Moving to a new city can be an intimidating experience for anyone, especially if your new city is one as big and notoriously unfriendly as London (a myth, bythe way). It’s easy to opt to stay indoors, or limit yourself to tourist spots, or even rely on your friends for entertainment. But what if you are stuck with no plans one day and you really don’t fancy staying in and watching the telly? You live in the city, for goodness’ sake! Surely there must be something to do, somewhere to go!
I’ve come up with a list of things (which I am constantly adding to) to do when I’m bored and looking for some excitement in London. The great thing about these activities is that you can do them with friends or completely alone, and you’ll probably make a friend or two out of them too.
If you wake up a little early at the weekend, why not dig out your camera and head out to one of London’s many markets? Browse antiques in Portobello Market, bric-a-brac in Brick Lane, quirky colours at Camden Market or clothing on Petticoat Lane. If you’re into vintage, Old Spitalfields is where you want to be; and if you want to sample some of the freshest produce, make your way to Islington Farmers’ Market. Markets are always great for bargains, photo opportunities, and people watching, and visiting them enourages fair trade and small businesses.
If it’s a sunny day (not as rare as you would imagine), you could do a lot worse than to grab a book (a friend will also do), a notebook, a camera (always) and a small packed lunch and head out to one of London’s amazing parks. There are ever so many to choose from, with my personal favourites being Holland Park, Primrose Hill, Hyde Park (obviously), Kensington Gardens, Russell Square and Hampstead Heath. Spend the day being idle and people-watching. It’s good for the soul. Or something.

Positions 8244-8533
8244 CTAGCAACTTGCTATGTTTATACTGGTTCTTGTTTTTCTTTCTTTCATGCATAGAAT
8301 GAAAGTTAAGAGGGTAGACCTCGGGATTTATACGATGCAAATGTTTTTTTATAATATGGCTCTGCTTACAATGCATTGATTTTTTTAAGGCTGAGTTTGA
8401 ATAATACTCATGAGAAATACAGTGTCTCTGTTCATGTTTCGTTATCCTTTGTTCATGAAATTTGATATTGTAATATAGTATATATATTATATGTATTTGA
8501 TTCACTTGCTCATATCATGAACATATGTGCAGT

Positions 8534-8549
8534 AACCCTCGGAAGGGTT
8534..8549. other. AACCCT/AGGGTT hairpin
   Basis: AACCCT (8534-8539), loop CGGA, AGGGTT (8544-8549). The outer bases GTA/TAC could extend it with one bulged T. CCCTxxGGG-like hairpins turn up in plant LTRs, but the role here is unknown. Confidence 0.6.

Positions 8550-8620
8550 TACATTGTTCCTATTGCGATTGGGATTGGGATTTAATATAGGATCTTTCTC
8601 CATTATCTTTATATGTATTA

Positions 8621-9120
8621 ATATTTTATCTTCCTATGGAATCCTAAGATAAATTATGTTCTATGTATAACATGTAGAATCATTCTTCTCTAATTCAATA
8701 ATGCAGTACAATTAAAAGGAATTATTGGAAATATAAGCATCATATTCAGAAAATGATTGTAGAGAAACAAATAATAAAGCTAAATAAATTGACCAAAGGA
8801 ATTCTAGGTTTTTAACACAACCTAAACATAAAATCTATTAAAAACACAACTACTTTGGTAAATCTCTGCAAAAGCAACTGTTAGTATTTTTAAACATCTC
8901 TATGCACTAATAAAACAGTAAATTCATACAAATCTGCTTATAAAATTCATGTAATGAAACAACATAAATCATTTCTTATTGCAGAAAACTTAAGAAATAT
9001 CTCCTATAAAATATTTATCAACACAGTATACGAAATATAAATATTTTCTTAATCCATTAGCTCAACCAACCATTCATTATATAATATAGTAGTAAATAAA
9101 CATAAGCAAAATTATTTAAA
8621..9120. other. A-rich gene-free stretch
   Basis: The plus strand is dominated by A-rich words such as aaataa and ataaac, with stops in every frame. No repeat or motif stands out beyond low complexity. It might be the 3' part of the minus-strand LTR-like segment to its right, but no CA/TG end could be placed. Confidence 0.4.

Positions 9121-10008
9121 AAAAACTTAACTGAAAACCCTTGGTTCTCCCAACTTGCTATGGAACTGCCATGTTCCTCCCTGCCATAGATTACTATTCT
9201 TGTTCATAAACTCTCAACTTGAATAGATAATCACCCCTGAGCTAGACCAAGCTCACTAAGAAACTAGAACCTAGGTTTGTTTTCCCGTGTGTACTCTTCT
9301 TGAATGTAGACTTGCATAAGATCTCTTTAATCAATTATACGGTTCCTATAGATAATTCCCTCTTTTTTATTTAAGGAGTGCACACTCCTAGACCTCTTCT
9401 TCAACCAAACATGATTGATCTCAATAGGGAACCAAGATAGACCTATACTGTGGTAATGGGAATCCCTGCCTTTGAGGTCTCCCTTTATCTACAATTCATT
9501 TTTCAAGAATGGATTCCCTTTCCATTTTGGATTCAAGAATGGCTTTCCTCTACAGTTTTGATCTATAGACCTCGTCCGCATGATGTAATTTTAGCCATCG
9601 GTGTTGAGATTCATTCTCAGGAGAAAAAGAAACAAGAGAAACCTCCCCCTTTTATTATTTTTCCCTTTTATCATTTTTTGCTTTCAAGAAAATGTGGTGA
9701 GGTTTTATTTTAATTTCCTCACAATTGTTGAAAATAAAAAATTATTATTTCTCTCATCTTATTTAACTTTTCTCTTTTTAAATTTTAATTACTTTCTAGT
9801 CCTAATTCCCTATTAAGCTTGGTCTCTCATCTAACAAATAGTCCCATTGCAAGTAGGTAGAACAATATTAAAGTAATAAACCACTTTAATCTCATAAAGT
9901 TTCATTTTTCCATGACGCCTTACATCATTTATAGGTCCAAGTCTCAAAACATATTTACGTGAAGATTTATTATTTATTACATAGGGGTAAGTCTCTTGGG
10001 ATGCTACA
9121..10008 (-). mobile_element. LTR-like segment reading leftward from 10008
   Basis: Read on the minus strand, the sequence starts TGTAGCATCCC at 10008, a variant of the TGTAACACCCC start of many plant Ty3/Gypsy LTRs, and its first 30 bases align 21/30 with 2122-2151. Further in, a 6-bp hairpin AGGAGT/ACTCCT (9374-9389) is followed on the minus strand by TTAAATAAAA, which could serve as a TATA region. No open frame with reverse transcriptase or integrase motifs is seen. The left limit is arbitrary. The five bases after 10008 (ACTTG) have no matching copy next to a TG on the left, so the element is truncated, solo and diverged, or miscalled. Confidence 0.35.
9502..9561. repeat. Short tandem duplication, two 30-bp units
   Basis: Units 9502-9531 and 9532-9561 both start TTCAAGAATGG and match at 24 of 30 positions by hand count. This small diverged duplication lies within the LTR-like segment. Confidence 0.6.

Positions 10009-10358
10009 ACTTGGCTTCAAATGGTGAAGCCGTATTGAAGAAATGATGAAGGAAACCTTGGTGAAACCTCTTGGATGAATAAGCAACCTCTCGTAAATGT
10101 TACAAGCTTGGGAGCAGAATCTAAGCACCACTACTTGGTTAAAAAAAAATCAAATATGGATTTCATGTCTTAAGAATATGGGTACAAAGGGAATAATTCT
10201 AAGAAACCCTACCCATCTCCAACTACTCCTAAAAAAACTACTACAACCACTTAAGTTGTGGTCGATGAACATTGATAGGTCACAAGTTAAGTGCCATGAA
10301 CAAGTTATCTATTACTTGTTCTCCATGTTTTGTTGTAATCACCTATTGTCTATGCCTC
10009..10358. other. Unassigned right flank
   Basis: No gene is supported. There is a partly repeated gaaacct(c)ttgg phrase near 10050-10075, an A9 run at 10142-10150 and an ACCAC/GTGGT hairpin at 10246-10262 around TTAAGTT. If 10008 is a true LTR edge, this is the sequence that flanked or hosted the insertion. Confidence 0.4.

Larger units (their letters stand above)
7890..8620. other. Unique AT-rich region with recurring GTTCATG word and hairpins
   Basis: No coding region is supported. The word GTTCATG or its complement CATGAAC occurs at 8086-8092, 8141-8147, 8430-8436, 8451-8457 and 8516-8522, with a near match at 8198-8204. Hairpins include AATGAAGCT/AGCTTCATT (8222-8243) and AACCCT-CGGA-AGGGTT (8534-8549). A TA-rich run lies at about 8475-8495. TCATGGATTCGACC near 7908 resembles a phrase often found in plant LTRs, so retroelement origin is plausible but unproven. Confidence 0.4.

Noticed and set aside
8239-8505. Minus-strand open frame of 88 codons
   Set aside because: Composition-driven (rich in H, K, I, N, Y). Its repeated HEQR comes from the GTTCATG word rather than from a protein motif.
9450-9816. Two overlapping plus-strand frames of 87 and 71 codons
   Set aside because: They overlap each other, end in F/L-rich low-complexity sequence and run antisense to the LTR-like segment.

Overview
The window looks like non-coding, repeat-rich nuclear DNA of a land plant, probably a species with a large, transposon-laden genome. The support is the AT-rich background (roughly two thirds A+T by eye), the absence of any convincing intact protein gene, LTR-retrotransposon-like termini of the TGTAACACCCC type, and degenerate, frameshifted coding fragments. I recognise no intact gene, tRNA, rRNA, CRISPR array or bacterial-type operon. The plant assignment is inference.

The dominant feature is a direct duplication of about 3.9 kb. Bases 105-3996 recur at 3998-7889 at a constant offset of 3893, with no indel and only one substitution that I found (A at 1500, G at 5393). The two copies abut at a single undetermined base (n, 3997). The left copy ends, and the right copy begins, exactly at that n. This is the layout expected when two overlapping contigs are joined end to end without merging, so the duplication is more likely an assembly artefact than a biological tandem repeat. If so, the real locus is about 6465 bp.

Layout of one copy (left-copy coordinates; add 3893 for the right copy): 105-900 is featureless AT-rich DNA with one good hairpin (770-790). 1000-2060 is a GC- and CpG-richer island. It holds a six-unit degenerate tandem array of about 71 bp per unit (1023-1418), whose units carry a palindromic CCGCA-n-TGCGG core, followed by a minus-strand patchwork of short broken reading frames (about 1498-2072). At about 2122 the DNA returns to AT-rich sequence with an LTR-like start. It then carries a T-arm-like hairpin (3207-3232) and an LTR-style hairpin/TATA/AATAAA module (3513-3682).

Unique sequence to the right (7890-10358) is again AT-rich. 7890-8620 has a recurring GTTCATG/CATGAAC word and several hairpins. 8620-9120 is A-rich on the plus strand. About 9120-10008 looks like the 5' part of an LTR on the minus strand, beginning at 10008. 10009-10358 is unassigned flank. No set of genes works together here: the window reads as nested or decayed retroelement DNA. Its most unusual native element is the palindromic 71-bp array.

It doesn’t matter what you’re into – whether it’s art, history, science, medicine, photography, sports… there’s a museum in London to cater to your tastes. And the good news is that most of the permanent exhibitions are free, meaning you get a fun, educational day out for absolutely no money at all. Take a friend if you want to discuss the exhibits, and don’t shy away from seeing things you wouldn’t normally go for – you’re bound to learn a thing or two.
If, like me, you’re a little obsessed with trivia, then you’ll have tons of fun at a pub quiz. Find some friends and form a team, then pick a pub quiz. Most pubs charge a very small participation fee (usually around £1) and offer prizes: from money off your bar tab, to cash, wine and food. If you’re new to the city and don’t know any people who might be interested in joining you, don’t fret. You can always find a pub quiz to attend on Meetup, and make friends in the meantime.
Here’s something I have been intending to do since I arrived in London and haven’t got round to it yet: join a book club. When I lived in Dublin, book club was one of the highlights of the month, and the place where I met some really interesting people. Book Club gives you a reason to do more reading, and hooks you up with people who share your interests. Whether you’re into chick lit or sci-fi, non-fic or thrillers, or anything in between, you’ll find a book club to suit you if you look hard enough. Meetup is always a great place to start your search, as is Google. There are hundreds of book clubs around the city so you’re sure to find one close to home.
One of the great things about living in London is all the free music by up-and-coming bands and artists. Discover new acts and have a great night out with friends on a very small budget. Check out these websites to find out about free music venues.
Talks and lectures
There are always big speakers, philosophers, authors, artists, entrepreneurs and more who come to London to give talks to the public, and it’s definitely worth checking out a few of them.For a full schedule of talks in the city, click here, here, here and here.